India took a giant leap forward toward its ambitious goal of sending humans into space, launching an unmanned crew capsule aboard a powerful new rocket.
The Indian Space Research Organization, or ISRO, launched the 630-ton rocket from its facility at Sriharikota on the country's southeast coast. It was the first flight test of an improved version of the Geosynchronous Satellite Launch Vehicle, or GSLV rocket.
Spaceflight Now reports: "It can carry up to 10 metric tons, or about 22,000 pounds, of cargo into low Earth orbit and up to 4 metric tons — 8,800 pounds — into geostationary transfer orbit once it is operational, a milestone Indian officials hope to achieve within about two years."
Atop the rocket was the Crew Module Atmospheric Reentry Experiment, or CARE, a test version of a manned vehicle that India has been developing to carry two or more astronauts into space.
In a statement on its website, ISRO said: "The mission began with the launch of GSLV Mk-III at 9:30 am [Indian Standard Time] from the Second Launch Pad as scheduled and about five and a half minutes later, carried its payload - the 3775 kg Crew Module Atmospheric Re-entry Experiment (CARE) - to the intended height of 126 km. Following this, CARE separated from the upper stage of GSLV Mk-III and re-entered the atmosphere and safely landed over Bay of Bengal with the help of its parachutes about 20 minutes 43 seconds after lift-off."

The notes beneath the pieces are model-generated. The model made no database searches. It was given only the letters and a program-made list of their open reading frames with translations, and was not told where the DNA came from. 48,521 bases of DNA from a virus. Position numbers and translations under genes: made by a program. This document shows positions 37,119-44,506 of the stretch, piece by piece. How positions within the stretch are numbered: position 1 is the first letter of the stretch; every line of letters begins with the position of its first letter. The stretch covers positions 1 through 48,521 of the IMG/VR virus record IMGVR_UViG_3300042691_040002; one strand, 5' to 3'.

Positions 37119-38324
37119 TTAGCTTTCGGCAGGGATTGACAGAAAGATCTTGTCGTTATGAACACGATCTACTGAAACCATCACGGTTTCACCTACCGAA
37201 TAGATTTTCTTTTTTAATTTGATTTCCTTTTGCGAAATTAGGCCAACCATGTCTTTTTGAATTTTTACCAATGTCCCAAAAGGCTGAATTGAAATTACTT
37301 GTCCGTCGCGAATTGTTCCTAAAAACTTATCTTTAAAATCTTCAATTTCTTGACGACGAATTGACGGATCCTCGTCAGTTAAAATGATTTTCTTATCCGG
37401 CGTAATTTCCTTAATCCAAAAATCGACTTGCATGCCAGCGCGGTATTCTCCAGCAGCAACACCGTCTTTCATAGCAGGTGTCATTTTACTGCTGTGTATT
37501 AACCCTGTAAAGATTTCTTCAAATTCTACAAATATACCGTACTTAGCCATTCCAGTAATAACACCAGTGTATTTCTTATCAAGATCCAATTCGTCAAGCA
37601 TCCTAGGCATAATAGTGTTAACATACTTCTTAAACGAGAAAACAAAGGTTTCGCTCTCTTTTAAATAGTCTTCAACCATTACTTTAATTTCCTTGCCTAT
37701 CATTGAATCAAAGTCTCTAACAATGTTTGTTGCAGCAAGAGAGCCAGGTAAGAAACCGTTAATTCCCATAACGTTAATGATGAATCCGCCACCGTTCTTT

K. Radhakrishnan, ISRO's chairman, called the mission a "very significant day in India's space history."
Although in 2003, China became the third nation — after the Soviet Russia and the U.S. — to put humans in space, India beat its Asian rival earlier this year in placing a probe in orbit around Mars. It did so at a fraction of the cost compared to a similar U.S. Mars mission.
But The Associated Press notes that "experts say it will be several years before India can send astronauts into space."
The AP writes: "India, which is striving to become a player in the multi-billion dollar space market, has successfully launched lighter satellites in recent years, but has faced problems sending up heavier payloads."